Haji Ali Dargah


The Haji Ali Dargah is a mosque and dargah (tomb) located on an islet off the coast of Worli in the southern part of Mumbai. Near the heart of the city proper, the dargah is one of the most recognisable landmarks of Mumbai.

Saint Haji Ali belonged to Bukhara, which lies in present-day Uzbekistan. This shrine has a mystical story attached to it. According to legends, Sayyed Peer Haji Ali Bukhari once came across a poor woman crying on the road and holding an empty vessel. Upon inquiring about the matter, she told him that she had spilled the oil she was supposed to be carrying home and was now afraid that her husband will punish her. He then accompanied her to the spot where she had spilled the oil and prodded the ground and oil came gushing out. The woman was delighted and went home happily. Later, recurrent dreams indicating that he had injured the Earth haunted him and his health began to deteriorate. He then decided to travel to India and decided to stay here so as to spread the word of Allah and Islam.

From that point of time till the end of his life, Haji Ali dedicated his life spreading the wisdom of Allah and devotees would regularly visit him. Before he died, he instructed his followers that they shouldn’t bury him immediately; rather they should drop his shroud in the ocean and bury him where it is found. In accordance with his wishes, the Haji Ali Dargah was built in the year 1431. According to another belief, Haji Ali donated all his wealth for a journey to Mecca and died in between. Miraculously, the casket carrying his body floated back to Arabian shores and got stuck in the twine of rocky islets just off the shores of Worli.

Architecture of the Dargah 

The Dargah is built on a tiny islet located 500 meters from the coast, in the middle of Worli Bay, in the vicinity of Worli. The edifice is a brilliant specimen of the Indo-Islamic style of architecture. The islet is linked to the city precinct of Mahalakshmi by a narrow causeway, which is nearly a kilometre (0.62 mile) long.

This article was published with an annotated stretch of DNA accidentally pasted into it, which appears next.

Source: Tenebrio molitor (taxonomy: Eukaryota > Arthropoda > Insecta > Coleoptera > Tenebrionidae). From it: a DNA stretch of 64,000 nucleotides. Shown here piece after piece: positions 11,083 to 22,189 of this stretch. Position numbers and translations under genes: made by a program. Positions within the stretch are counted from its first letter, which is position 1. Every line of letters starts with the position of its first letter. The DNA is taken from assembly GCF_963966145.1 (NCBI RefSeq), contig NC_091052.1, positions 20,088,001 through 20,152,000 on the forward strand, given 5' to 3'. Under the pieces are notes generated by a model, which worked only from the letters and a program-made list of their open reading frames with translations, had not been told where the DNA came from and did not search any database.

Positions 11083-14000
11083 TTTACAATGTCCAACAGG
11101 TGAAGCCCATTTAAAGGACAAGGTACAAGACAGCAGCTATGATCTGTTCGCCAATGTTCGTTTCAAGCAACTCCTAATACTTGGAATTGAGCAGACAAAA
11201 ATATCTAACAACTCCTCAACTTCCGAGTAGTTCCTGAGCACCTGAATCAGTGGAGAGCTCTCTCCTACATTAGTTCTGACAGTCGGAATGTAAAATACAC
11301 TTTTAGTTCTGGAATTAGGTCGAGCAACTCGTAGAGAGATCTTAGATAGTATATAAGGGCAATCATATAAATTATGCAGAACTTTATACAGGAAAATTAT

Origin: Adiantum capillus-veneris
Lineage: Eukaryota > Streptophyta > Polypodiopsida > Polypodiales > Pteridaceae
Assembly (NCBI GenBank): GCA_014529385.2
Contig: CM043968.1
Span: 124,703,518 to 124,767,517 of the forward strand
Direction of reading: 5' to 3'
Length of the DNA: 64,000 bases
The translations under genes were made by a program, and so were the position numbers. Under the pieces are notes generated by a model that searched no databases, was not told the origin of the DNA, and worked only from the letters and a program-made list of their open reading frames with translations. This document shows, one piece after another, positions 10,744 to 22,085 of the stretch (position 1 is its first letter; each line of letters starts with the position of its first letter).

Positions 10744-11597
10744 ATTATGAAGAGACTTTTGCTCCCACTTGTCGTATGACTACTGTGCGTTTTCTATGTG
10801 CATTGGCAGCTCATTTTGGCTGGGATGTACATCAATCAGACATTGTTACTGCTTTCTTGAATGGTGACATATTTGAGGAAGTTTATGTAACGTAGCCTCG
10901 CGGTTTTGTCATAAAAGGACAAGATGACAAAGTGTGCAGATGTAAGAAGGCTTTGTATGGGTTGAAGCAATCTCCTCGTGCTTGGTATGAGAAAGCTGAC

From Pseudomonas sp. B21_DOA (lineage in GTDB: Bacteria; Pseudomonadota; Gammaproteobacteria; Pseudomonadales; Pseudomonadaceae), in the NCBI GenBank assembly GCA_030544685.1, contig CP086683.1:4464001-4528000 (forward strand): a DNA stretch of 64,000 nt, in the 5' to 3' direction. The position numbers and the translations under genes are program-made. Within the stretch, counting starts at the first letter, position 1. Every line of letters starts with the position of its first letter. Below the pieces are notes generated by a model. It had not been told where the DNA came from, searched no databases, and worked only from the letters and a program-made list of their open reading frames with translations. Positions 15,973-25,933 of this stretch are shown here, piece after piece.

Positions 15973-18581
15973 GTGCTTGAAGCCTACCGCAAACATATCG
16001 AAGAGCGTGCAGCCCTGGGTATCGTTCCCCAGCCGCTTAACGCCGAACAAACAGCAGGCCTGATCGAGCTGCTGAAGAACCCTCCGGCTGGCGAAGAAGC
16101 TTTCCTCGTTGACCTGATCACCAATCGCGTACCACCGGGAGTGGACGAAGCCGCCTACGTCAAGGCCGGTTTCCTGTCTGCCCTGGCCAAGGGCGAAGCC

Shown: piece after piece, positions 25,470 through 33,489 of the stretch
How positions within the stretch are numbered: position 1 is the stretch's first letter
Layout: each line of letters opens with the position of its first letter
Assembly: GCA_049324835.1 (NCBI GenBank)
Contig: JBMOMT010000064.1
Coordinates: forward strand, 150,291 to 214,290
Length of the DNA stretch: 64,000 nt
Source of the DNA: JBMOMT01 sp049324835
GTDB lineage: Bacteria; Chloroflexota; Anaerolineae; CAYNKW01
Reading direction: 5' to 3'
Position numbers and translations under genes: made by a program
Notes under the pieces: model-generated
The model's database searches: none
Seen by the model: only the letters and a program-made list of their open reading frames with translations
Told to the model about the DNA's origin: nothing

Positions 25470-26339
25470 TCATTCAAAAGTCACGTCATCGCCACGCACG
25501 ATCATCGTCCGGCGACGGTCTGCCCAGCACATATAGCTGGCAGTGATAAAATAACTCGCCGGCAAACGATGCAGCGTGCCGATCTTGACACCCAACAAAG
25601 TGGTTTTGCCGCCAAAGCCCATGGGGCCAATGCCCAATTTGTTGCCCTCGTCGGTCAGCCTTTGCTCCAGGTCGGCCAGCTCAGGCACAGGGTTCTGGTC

The accessibility to the dargah is very much dependent on the tides. As, the causeway is not bound by railings, when the causeway gets submerged during high tide it becomes inaccessible. Therefore, the dargah is accessible only during low tide. This walk on the causeway, with the sea on both sides, is one of the highlights of a trip to the shrine.

The whitewashed structure occupies an area of a marble courtyard contains the central shrine. The tomb within the mosque is covered by a brocaded red and green chaddar (tomb cover sheet). It is supported by an exquisite silver frame, supported by marble pillars. The main hall has marble pillars embellished with artistic mirror work: blue, green, yellow chips of glass arranged in kaleidoscopic patterns interspersed with Arabic patterns which spell the ninety-nine names of Allah. As per the Muslim traditions separate praying rooms for ladies and gents are provided here to pay their respects. During the high tide, the dargah seems completely isolated with no access. It looks more like a little island.

Qawalli at Haji Ali 

A unique way of offering prayers to Allah is through the means of Qawallis, which are melodious invocations to the Almighty. Haji Ali Dargah has a dedicated hall for this purpose and is extremely famous for the same throughout the country. Spirituality and tranquillity reverberate through the complex as the Qawalls sit down on the floor with their instruments and fellow singers and begin the prayer. Throngs of people sit surrounding them, mesmerised by the intonations and instruments.

On Thursdays and Fridays, the shrine is visited by an enormous number of pilgrims. Irrespective of faith and religion, people visit the dargah to get the blessings of the legendary saint.






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